on the walls of Kir of Moab filled Israel with horror, and they withdrew and returned to their own land. According to the
Book of Jeremiah The Book of Jeremiah ( he, ספר יִרְמְיָהוּ) is the second of the Latter Prophets in the Hebrew Bible, and the second of the Prophets in the Christian Old Testament. The superscription at chapter Jeremiah 1#Superscription, Jeremiah 1 ...
, Moab was exiled to
Babylon ''Bābili(m)'' * sux, 𒆍𒀭𒊏𒆠 * arc, 𐡁𐡁𐡋 ''Bāḇel'' * syc, ܒܒܠ ''Bāḇel'' * grc-gre, Βαβυλών ''Babylṓn'' * he, בָּבֶל ''Bāvel'' * peo, 𐎲𐎠𐎲𐎡𐎽𐎢 ''Bābiru'' * elx, 𒀸𒁀𒉿𒇷 ''Babi ...
for his arrogance and idolatry. According to
Rashi Shlomo Yitzchaki ( he, רבי שלמה יצחקי; la, Salomon Isaacides; french: Salomon de Troyes, 22 February 1040 – 13 July 1105), today generally known by the acronym Rashi (see #Name, below), was a France in the Middle Ages, medieval Fr ...
, it was also due to their gross ingratitude even though
Abraham Abraham, ; ar, , , name=, group= (originally Abram) is the common Hebrews, Hebrew patriarch of the Abrahamic religions, including Judaism, Christianity, and Islam. In Judaism, he is the founding father of the Covenant (biblical), special ...
, Israel's ancestor, had saved Lot, Moab's ancestor from Sodom. Jeremiah prophesies that Moab's captivity will be returned in the end of days.


Explanatory notes


See also

* Plains of Moab, region along the Jordan across from Jericho


References


Further reading

* * * Many comparisons of
Biblical Hebrew Biblical Hebrew (, or , ), also called Classical Hebrew, is an wikt:archaic, archaic form of the Hebrew language, a language in the Canaanite languages, Canaanite branch of Semitic languages spoken by the Israelites in the area known as the ...
with the language of the Mêša˓ inscription appear in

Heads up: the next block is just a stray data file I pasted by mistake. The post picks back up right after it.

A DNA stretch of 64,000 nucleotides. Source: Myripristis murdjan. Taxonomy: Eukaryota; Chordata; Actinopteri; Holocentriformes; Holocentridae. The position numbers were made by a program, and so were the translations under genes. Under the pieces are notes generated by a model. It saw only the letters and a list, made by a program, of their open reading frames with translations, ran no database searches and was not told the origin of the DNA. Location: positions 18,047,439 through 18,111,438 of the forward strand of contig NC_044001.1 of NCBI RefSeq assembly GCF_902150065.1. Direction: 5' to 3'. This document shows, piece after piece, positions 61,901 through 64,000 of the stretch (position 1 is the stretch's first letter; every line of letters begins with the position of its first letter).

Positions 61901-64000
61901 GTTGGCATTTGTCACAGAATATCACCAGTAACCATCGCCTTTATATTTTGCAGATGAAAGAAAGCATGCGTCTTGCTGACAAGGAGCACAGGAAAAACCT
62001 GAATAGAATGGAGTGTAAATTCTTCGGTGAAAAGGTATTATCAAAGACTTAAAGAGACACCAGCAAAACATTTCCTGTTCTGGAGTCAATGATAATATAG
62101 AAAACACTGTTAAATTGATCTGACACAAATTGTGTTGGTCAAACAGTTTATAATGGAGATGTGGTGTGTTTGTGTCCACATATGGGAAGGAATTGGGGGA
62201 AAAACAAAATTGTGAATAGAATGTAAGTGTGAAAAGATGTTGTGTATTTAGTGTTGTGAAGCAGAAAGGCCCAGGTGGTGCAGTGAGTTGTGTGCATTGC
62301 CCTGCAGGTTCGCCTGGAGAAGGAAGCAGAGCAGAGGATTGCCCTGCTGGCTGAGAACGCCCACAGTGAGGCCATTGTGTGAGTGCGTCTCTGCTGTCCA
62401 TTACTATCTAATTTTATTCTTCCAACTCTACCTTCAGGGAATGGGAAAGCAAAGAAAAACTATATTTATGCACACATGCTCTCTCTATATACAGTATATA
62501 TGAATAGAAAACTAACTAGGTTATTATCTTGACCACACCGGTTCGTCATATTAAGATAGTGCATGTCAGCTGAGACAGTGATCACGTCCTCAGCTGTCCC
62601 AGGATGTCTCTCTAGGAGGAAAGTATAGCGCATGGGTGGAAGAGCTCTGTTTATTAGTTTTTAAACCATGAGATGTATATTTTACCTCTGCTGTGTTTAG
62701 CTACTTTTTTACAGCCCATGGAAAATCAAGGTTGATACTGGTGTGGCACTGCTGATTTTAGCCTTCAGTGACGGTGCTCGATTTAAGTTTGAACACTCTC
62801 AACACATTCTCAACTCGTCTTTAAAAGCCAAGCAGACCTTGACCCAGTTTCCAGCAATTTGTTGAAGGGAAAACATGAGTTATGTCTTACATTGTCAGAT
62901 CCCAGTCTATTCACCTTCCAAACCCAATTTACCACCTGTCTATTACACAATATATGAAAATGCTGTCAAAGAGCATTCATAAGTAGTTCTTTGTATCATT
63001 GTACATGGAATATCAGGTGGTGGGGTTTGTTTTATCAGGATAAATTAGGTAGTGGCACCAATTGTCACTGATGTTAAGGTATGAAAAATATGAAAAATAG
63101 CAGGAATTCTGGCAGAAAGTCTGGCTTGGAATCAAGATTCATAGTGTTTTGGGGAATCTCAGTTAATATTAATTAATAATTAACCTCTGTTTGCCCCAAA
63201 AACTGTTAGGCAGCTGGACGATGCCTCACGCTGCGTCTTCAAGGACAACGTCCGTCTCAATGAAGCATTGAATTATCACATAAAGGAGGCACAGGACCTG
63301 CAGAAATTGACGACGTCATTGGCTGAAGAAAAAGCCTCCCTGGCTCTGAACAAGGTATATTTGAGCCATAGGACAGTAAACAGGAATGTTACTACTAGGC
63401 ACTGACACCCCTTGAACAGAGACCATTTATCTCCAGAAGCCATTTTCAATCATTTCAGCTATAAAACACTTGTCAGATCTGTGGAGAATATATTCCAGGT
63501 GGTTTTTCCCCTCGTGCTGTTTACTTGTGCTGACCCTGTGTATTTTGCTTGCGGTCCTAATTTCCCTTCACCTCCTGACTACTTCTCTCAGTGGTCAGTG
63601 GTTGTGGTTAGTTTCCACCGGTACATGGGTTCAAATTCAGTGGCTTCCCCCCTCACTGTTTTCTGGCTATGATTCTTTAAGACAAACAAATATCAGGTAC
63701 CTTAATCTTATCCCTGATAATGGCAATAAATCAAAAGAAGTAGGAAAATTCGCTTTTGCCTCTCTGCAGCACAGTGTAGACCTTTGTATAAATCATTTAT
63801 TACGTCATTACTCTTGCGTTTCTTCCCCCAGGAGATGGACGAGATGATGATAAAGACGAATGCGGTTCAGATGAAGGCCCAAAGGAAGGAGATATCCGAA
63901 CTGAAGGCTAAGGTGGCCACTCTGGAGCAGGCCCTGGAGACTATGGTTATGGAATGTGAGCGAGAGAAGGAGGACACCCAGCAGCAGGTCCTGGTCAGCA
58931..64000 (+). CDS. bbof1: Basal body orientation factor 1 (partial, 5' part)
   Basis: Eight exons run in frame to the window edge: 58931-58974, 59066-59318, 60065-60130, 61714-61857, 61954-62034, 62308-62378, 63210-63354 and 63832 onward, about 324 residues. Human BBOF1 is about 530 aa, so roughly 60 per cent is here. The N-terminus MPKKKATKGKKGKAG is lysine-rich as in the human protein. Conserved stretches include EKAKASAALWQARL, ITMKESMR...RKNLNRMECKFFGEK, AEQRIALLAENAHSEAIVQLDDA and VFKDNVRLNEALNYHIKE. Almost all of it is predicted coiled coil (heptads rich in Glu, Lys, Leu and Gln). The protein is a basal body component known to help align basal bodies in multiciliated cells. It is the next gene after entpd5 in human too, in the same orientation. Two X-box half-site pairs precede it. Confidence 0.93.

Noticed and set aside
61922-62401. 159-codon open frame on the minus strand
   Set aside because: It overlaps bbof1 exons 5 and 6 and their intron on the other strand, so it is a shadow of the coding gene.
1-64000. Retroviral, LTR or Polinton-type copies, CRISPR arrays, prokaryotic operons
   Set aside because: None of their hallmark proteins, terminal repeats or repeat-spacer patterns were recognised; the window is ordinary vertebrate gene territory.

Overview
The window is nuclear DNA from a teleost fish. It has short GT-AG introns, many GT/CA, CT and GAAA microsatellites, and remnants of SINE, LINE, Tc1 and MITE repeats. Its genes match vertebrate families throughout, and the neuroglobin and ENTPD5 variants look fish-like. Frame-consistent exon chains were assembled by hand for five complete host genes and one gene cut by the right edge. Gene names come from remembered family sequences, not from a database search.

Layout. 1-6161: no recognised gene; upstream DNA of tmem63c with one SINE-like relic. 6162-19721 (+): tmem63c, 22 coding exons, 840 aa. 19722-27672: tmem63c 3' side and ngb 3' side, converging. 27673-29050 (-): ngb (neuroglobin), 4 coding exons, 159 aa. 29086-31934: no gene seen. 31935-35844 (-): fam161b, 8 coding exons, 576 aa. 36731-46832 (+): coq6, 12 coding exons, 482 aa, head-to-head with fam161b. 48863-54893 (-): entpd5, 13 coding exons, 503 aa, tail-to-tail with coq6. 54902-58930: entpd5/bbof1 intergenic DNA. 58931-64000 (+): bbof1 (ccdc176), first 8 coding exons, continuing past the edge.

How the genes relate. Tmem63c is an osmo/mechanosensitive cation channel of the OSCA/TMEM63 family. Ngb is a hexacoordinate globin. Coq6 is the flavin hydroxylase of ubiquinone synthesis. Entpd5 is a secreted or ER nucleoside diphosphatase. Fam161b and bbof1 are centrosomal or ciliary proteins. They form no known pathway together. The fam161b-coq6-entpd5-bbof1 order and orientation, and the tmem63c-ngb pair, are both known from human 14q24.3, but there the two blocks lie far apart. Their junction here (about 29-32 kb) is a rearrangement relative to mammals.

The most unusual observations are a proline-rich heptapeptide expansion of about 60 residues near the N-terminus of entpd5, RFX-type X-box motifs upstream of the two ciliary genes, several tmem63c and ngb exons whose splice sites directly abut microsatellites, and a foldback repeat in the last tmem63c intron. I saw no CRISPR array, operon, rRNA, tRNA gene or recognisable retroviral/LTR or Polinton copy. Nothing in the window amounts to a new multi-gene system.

Wilhelm Gesenius Heinrich Friedrich Wilhelm Gesenius (3 February 178623 October 1842) was a Germans, German Oriental studies, orientalist, lexicographer, Christian Hebraist, Lutheran theology, Lutheran theologian, Biblical scholar and Biblical criticism, critic. ...
' Hebrew grammar, e.g. , , , , , , , , , etc. * Jacobs, Joseph and Louis H. Gray
"Moab"
''
The Jewish Encyclopedia ''The Jewish Encyclopedia: A Descriptive Record of the History, Religion, Literature, and Customs of the Jewish People from the Earliest Times to the Present Day'' is an English-language encyclopedia containing over 15,000 articles on th ...
''. Funk and Wagnalls, 1901–1906, which cites to the following bibliography: ** * The most comprehensive treatment of Moab to date.


External links


Gutenberg E-text of ''Patriarchal Palestine''
by Archibald Henry Sayce (1895)
Moab entry
in ''
Smith's Bible Dictionary ''Smith's Bible Dictionary'', originally named ''A Dictionary of the Bible'', is a 19th-century Bible dictionary containing upwards of four thousand entries that became named after its editor, William Smith (lexicographer), William Smith. Its pop ...
'' {{Authority control
Moab Moab ''Mōáb''; Akkadian language, Assyrian: 𒈬𒀪𒁀𒀀𒀀 ''Mu'abâ'', 𒈠𒀪𒁀𒀀𒀀 ''Ma'bâ'', 𒈠𒀪𒀊 ''Ma'ab''; Egyptian language, Egyptian: 𓈗𓇋𓃀𓅱𓈉 ''Mū'ībū'', name=, group= () is the name of an a ...
Ancient peoples of the Near East Semitic-speaking peoples States and territories established in the 13th century BC States and territories disestablished in the 4th century BC Torah places Vayeira Former kingdoms